Regulators poles apart on network rules

The diverging application of new national energy rules has demonstrated the need for a truly national energy regulator with responsibility for all jurisdictions, according to the Energy Networks Association (ENA).

The association has stated critical differences between two proposed ‘rate of return’ guidelines – issued by two regulators, under the same framework, at the same time – highlights the need for a consolidation in Australia’s network regulation.

ENA chief executive officer John Bradley said after two years of regulatory policy review, the same rules for setting the allowed rate of return for energy network businesses are being interpreted in two sharply different ways by energy regulators. As such, energy investors and customers are being denied certainty and flow-on benefits.

“After extensive consultation, the Australian Energy Market Commission (AEMC) has imposed new requirements on economic regulators setting rate of return allowances under the National Gas Rules and the National Electricity Rules,” he said.

“Both the AER (Australian Energy Regulator) and the ERA (Economic Regulation Authority) have now issued draft guidelines for calculating the rate of return under the same rules. Each regulator’s guideline takes a different approach to the cost of equity and debt.

“Energy networks welcomed the AEMC rule change because it provided for robust consideration of all relevant financial models and evidence, better transparency and predictability of rates of return for investors in long-life capital and reduced volatility for consumers. This represented a key advance over the flawed reliance on a single approach that is currently used.”

According to ENA, the AER draft guideline represents an improvement on their current approach, but does not provide clarity about how evidence from other financial models will used.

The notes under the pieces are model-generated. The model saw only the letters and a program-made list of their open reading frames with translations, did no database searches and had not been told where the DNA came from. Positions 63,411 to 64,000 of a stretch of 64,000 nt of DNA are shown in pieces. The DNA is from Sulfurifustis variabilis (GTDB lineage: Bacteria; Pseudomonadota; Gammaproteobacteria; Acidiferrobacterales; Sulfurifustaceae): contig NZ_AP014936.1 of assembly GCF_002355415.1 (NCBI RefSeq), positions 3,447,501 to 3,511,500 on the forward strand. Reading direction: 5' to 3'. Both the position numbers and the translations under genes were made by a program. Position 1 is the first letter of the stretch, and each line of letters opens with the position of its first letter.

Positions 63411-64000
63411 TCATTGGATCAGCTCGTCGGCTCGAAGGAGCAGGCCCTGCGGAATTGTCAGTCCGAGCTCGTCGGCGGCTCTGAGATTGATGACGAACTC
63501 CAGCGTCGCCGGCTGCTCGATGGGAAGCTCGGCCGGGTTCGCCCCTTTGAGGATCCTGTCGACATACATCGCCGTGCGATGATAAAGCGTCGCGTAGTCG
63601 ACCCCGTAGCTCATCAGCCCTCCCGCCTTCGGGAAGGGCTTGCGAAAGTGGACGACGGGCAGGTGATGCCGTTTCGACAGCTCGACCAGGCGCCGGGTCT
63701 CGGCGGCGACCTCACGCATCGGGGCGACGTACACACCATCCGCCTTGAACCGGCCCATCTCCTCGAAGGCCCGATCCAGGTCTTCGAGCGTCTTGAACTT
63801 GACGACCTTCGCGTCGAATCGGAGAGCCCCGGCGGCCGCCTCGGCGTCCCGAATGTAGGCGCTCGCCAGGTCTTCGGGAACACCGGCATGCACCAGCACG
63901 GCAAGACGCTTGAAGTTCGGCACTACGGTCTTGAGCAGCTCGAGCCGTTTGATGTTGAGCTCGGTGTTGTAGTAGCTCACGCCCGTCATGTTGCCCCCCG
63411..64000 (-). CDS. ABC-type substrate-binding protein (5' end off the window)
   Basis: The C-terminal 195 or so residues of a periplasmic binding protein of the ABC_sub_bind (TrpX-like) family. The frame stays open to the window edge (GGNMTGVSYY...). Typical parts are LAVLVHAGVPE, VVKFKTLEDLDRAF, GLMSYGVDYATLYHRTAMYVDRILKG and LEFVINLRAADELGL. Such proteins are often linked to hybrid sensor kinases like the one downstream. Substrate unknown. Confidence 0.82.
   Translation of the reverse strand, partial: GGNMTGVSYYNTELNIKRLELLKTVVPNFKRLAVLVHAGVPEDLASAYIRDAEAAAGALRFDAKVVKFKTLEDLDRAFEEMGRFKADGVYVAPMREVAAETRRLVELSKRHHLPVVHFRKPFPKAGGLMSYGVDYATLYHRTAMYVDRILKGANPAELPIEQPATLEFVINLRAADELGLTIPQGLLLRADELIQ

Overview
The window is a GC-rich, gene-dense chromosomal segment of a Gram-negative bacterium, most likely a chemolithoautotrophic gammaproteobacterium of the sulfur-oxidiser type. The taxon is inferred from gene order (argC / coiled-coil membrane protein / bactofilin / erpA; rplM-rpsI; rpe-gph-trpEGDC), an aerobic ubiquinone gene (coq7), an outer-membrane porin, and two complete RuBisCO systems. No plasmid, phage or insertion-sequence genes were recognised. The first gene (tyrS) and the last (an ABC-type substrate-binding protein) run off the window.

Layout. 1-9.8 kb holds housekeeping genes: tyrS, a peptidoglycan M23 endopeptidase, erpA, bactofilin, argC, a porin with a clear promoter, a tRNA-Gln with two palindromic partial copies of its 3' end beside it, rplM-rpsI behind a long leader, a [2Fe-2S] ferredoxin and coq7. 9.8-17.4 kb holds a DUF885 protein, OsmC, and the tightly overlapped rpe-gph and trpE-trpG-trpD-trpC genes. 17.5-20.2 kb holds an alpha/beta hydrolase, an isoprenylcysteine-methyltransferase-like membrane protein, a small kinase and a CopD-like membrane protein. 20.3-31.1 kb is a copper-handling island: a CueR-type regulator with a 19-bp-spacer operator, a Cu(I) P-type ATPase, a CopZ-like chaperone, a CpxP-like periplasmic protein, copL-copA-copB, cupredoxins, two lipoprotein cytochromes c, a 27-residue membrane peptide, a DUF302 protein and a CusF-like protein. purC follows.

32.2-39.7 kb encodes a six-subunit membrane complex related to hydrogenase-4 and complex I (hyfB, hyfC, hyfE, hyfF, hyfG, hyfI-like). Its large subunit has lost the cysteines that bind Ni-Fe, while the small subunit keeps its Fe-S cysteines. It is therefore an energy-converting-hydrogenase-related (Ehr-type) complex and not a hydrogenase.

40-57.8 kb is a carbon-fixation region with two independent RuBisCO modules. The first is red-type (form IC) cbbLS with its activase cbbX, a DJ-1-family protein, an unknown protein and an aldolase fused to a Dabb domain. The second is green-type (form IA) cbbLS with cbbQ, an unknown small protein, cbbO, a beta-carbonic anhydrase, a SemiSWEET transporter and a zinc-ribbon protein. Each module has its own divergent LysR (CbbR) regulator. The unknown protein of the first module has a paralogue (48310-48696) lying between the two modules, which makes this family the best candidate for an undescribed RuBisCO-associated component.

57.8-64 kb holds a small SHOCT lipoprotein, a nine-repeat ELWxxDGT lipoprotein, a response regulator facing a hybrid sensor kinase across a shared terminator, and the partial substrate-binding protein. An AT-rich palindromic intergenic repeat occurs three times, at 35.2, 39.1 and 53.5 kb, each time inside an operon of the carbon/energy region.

“The WA ERA draft guideline does not appear consistent with the new national gas rules on cost of equity. Its draft guideline effectively rejects the use of alternative financial models upfront and proposes to ignore them in decision-making,” Mr Bradley said.

Mr Bradley also said the different interpretations of the rules do not support investors’ need for regulatory certainty.

“Now is the time for the federal and state governments to consider the scope to establish a truly national economic regulator of networks by expanding the jurisdiction of the Australian Energy Regulator,” he said.

“This has the benefit of promoting clearer regulatory practice and investment certainty and removes the risks of parochial influence on economic regulatory decisions which should be evidence-based and empirical.”

The federal coalition has indicated its intention separate the AER from the ACCC, a move Mr Bradley said should go further; working with the Western Australian Government to progress an orderly transfer of responsibility from the ERA to the AER.

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